automatic memory management with garbage collection

Automatic reference counting (ARC)

Unfortunately, garbage collection is not free. The system needs to briefly stop your app’s execution to let the collector check the memory. That leads to lags in the interface, which Apple decided was not acceptable.

So, when they released iOS, they went back to a manual mechanism called reference counting. In it, every time you keep a reference to an object, you retain it, which increases its reference count by one. When you don’t need an object anymore, you release it, which decreases its counter by one.

So, the reference count just keeps track of how many references an object has at any moment. When that gets to zero, it means the object is not needed anymore, and the system frees its memory.

While better than managing memory directly, this is still a manual process, so it’s also error-prone. The developer needs to write code to retain and release objects explicitly. That makes it possible, again, to crash your app or leak memory.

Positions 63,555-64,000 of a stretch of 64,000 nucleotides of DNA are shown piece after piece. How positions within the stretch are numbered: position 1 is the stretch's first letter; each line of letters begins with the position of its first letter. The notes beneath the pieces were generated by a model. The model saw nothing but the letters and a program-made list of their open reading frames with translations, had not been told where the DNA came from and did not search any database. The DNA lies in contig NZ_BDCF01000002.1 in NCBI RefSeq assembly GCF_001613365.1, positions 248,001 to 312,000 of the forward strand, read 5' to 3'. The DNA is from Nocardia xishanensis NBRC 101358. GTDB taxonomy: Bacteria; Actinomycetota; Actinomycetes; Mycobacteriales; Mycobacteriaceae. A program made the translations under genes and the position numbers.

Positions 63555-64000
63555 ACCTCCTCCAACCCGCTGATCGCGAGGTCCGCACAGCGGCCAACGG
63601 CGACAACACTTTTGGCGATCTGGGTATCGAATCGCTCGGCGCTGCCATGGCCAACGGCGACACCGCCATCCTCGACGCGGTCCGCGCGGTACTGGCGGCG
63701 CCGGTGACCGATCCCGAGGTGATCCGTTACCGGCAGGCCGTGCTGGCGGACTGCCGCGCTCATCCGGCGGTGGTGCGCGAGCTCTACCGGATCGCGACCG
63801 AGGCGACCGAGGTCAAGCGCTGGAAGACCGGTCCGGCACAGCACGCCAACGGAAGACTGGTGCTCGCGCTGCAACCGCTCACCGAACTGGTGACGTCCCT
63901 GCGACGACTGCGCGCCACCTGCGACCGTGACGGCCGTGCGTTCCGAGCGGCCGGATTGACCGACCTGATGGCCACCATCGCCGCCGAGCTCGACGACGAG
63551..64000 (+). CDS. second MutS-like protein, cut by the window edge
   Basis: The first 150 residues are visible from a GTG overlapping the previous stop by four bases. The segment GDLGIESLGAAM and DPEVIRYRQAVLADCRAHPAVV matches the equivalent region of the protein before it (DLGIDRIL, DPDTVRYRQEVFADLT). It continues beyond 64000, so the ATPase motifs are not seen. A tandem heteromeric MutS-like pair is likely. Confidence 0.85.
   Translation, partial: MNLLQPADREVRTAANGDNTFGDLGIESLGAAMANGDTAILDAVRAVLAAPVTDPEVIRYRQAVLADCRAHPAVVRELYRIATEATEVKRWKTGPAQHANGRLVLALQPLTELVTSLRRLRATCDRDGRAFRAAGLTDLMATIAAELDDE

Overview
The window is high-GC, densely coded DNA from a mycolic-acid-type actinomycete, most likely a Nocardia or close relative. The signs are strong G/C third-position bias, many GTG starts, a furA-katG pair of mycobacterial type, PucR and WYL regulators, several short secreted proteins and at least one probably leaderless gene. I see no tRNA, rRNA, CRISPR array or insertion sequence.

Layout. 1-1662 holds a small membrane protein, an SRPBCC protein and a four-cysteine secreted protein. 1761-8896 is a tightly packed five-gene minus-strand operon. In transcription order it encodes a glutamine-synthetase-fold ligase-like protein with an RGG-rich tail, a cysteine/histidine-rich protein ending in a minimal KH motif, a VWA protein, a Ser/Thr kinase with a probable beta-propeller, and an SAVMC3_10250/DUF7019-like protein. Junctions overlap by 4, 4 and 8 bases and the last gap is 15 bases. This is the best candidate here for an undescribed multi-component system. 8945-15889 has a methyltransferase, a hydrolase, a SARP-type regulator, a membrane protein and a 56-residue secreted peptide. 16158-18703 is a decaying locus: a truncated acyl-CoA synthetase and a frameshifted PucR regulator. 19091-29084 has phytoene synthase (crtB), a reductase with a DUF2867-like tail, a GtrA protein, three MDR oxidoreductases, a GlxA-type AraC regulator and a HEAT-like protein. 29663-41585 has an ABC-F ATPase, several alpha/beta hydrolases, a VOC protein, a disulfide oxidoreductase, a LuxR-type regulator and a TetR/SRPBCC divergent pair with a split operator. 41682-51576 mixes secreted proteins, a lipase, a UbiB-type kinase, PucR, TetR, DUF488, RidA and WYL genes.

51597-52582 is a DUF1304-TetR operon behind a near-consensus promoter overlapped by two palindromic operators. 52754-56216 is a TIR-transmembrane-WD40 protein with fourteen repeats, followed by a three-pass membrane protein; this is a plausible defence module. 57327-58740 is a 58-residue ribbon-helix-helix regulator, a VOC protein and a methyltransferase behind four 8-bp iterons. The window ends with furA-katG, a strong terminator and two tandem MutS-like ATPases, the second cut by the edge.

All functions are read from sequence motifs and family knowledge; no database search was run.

Through experience, developers created a series of best practices that dictated where to put retain and release code. Apple took those rules and embedded them in the compiler, creating automatic reference counting, or ARC.

The compiler now inserts the reference counting code in your program for you.

ARC can still leak memory if you create strong reference cycles

I used manual memory management in all its forms, and ARC is a vast improvement over it. Unfortunately, it still has problems.

In a reference counting system, be it manual or automatic, we can still leak memory by creating retain cycles.

As the name suggests, when two or more objects circularly point to each other, each object increases the reference count of the next one. That means that no count will ever get to zero, and all the objects in the cycle will stay in memory indefinitely.